Source: Los Angeles Times
In 1972, Jack Kornfield stepped off a plane in Washington, D.C., his head shaved and his body swathed in golden robes. He had come home to see if he could make it as a monk in America.
Kornfield had spent several contemplative years at a Buddhist monastery in Thailand, where he lived with few possessions, followed a strict monastic code and retreated each day to the lush forest for hours of meditation.
But in the U.S., he found no monasteries that practiced the Vipassana meditation he had studied. And the precepts he had followed in Thailand — which barred him from handling money and required that he eat only donated food — proved difficult to follow.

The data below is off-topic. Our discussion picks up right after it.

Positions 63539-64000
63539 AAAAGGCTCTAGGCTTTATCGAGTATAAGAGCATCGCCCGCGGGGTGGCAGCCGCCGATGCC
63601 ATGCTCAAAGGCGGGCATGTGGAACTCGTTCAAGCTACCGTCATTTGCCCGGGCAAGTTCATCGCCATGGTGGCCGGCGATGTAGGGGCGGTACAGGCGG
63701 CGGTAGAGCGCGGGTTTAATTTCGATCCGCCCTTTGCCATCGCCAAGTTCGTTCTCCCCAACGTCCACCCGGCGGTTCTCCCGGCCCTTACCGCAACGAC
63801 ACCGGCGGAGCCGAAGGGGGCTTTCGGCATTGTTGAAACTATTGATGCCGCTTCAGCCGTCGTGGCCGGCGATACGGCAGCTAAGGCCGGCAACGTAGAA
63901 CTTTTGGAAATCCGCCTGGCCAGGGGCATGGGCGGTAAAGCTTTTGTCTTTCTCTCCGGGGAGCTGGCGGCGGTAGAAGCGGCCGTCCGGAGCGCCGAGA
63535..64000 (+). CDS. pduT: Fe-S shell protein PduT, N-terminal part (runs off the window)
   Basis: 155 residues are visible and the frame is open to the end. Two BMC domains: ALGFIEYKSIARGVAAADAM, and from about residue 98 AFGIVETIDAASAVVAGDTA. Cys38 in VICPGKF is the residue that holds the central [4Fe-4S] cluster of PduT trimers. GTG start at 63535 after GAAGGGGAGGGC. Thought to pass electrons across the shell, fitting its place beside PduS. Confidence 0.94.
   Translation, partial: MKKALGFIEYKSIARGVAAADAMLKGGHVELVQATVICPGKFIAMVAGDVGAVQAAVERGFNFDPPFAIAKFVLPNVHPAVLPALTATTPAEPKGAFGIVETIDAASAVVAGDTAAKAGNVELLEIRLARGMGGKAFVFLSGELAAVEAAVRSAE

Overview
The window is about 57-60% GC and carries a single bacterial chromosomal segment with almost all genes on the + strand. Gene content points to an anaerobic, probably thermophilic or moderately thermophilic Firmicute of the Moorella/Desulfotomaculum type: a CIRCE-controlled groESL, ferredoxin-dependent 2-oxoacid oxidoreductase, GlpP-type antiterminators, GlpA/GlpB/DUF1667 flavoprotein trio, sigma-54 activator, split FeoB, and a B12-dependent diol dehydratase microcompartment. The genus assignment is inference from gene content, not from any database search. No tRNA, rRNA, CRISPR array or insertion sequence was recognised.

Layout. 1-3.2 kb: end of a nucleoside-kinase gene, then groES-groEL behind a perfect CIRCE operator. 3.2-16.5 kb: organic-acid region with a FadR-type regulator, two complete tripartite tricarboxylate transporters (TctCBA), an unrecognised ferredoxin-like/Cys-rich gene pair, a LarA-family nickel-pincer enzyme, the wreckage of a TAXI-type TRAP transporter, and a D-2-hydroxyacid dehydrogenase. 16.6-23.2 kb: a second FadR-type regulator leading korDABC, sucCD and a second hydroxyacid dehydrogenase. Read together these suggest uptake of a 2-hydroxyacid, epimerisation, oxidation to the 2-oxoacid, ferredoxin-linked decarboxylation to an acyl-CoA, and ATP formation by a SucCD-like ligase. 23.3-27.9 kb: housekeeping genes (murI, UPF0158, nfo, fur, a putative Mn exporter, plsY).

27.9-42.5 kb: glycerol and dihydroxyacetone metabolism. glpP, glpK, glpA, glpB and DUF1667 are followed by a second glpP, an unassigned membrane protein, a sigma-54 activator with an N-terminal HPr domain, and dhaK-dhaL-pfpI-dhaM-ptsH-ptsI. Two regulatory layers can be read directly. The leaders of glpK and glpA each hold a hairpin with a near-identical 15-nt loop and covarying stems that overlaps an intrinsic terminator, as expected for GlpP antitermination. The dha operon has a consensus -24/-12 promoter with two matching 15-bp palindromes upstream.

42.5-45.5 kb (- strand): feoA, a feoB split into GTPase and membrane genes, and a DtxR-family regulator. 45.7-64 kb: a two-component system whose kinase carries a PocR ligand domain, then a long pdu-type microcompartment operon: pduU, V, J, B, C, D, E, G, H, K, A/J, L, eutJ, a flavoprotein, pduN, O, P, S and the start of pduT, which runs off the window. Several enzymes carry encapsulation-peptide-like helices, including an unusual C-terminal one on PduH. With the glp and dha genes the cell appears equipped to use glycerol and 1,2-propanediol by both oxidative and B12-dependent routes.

He gave up his robes and starting driving a taxi. He dated, got a doctorate in psychology and continued to practice Buddhism on his own terms, using the teachings he had learned to help cope with everyday life's ups and downs. And with time, he began to help build a new Buddhism.